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Energy and ClimateECAbout ECFacilitiesAdvanced Materials Laboratory‘Zombie’ Replica Cells May Outperform Live Ones as Catalysts and Conductors

‘Zombie’ Replica Cells May Outperform Live Ones as Catalysts and Conductors

The Sandia-developed technique coats a cell’s insides with a silica solution to form a near-­‐perfect replica of its internal structure—simplifying a wide variety of commercial fabrication processes from the nano- to macro-scale. The work, reported in the Proceedings of the National Academy of Sciences, uses the nanoscopic organelles and other tiny components of mammalian cells as templates on which to deposit silica. The researchers then heat the cell to burn off its protein. The resultant hardened silica structures are faithful to the exterior and interior features of the formerly living cell, can survive greater pressures/temperatures than flesh ever could, and can perform some functions better than when they were alive, said lead researcher Bryan Kaehr (Advanced Materials Laboratory).

This cell was pyrolized to 900° C in the absence of oxygen, leaving a cell of graphitic carbon and silica. (Image courtesy of Bryan Kaehr)

“It’s very challenging for researchers to build structures at the nanometer scale,” said Kaehr. “We can make particles and wires, but 3-D arbitrary structures haven’t been achieved yet. With this technique, we don’t need to build those structures—nature does it for us. We only need to find cells that possess the machinery we want and copy it using our technique. And, using chemistry or surface patterning, we can program a group of cells to form whatever shape seems desirable.”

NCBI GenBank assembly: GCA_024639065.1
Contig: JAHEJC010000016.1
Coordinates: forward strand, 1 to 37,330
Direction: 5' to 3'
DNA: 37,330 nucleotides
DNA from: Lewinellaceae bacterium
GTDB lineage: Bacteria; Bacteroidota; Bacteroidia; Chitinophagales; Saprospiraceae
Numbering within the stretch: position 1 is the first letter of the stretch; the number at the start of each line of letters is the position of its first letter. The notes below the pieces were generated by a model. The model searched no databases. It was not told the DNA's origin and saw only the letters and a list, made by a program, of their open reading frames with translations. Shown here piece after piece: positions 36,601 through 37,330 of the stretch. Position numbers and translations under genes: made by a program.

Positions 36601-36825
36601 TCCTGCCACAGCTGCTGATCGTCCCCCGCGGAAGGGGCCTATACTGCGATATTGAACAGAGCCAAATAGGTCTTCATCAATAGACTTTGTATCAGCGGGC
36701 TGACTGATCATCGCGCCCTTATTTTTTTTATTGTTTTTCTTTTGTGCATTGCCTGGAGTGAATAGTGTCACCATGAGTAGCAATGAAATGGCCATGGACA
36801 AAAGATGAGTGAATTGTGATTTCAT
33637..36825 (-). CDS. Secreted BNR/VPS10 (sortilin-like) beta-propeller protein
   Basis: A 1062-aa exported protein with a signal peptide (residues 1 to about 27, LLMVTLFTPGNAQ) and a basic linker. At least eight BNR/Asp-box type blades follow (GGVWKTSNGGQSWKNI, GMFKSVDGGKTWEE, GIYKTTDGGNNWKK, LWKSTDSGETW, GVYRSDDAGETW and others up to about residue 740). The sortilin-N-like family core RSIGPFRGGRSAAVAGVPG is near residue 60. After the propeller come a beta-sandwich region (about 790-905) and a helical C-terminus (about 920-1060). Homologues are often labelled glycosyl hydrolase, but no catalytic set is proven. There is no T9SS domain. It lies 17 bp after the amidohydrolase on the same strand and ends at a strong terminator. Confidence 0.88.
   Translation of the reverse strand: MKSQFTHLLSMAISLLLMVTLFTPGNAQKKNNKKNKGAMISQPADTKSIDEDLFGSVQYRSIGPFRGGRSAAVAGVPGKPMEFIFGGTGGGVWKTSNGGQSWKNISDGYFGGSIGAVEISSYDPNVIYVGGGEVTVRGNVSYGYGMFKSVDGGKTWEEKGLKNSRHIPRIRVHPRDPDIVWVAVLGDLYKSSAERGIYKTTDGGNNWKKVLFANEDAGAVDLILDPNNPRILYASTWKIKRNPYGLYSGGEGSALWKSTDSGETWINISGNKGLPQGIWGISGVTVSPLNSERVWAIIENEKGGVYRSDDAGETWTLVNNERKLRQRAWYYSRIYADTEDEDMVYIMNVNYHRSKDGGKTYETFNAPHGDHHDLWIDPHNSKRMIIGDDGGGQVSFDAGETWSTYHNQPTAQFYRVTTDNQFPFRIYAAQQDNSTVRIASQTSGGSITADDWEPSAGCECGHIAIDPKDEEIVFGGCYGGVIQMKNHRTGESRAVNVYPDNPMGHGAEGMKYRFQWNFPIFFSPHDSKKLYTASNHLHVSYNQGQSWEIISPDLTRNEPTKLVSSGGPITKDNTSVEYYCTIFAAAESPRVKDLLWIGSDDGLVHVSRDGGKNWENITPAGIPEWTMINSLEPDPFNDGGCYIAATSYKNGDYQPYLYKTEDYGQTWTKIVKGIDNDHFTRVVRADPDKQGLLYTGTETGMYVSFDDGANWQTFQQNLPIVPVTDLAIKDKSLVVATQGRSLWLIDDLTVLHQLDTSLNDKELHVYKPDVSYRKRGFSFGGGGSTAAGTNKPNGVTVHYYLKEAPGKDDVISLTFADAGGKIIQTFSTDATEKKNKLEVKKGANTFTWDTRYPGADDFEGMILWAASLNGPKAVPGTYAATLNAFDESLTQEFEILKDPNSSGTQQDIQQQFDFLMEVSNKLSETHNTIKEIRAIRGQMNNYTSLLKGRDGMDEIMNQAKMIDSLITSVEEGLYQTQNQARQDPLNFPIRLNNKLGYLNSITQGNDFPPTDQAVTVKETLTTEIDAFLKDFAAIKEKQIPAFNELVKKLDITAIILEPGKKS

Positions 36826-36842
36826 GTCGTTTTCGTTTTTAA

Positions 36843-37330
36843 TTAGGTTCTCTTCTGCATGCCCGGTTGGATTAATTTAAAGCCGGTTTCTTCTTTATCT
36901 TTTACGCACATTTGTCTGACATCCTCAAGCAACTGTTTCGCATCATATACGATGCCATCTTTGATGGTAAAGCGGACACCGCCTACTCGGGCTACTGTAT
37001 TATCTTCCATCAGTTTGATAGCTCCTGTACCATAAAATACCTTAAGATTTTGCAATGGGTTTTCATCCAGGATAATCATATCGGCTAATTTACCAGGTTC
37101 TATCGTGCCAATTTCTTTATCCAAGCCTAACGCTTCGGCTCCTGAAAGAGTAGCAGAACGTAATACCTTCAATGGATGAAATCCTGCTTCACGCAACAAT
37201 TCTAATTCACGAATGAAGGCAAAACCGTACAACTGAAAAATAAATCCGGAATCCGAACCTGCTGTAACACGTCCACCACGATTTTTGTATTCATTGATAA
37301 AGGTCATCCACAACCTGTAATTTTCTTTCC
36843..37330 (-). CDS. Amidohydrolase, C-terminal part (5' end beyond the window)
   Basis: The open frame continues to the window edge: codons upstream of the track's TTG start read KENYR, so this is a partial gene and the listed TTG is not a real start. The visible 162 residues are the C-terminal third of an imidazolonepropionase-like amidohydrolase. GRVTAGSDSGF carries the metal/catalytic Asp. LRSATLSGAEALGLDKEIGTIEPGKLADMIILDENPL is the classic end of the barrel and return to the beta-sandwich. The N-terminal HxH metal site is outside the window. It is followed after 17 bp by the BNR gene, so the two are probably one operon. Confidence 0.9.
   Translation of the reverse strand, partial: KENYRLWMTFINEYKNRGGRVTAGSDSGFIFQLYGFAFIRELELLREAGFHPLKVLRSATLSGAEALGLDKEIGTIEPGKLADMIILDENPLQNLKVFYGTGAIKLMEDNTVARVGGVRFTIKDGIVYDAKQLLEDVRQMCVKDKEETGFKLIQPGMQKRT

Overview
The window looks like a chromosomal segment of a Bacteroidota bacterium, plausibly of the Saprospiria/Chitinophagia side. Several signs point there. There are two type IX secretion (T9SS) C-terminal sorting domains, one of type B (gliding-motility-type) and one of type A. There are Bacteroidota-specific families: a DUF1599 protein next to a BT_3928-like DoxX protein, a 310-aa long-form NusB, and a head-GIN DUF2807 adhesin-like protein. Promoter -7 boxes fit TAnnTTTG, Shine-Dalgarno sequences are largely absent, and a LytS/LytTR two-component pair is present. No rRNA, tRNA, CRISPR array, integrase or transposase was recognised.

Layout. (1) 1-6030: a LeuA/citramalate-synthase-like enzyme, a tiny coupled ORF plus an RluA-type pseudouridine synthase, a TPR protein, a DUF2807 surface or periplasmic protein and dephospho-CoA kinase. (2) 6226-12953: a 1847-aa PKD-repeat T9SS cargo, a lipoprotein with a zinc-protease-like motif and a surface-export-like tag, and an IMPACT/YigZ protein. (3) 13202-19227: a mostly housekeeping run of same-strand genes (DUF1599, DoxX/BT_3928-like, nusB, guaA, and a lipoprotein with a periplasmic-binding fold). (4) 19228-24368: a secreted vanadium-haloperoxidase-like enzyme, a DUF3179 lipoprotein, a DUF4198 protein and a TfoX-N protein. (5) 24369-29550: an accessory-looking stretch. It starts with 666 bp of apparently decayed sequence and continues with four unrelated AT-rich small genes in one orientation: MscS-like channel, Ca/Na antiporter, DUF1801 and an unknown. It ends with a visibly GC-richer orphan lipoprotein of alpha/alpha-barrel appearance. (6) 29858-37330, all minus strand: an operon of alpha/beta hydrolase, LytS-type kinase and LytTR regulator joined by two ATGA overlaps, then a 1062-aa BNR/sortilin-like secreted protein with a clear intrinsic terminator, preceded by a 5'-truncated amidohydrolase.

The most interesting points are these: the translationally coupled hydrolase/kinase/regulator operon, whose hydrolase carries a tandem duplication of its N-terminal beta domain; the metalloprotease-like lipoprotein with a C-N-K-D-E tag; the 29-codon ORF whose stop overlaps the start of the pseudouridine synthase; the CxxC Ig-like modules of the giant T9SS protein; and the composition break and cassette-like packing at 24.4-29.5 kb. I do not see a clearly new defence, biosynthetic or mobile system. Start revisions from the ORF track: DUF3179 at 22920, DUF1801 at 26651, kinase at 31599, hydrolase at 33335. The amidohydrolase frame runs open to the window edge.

UNM professor and Sandia Fellow Jeff Brinker (Self-­Assembled Materials Dept.) added, “The process faithfully replicates features from the nanoscale to macroscale in a robust, three-dimensionally stable form that resists shrinkage even upon heating to over 500° C [932° F]. The refractoriness of these delicate structures is amazing.” Such materials would have substantial utility in fuel cells, decontamination, and sensors.

The work was supported by DOE’s Office of Science. Co-authors are Brinker, Brian Swartzentruber of Sandia and the Center for Integrated Nanotechnologies, and, from UNM, Robin Kalinich, Darren Dunphy, and student Yasmine Awad.

Read the Sandia news release.

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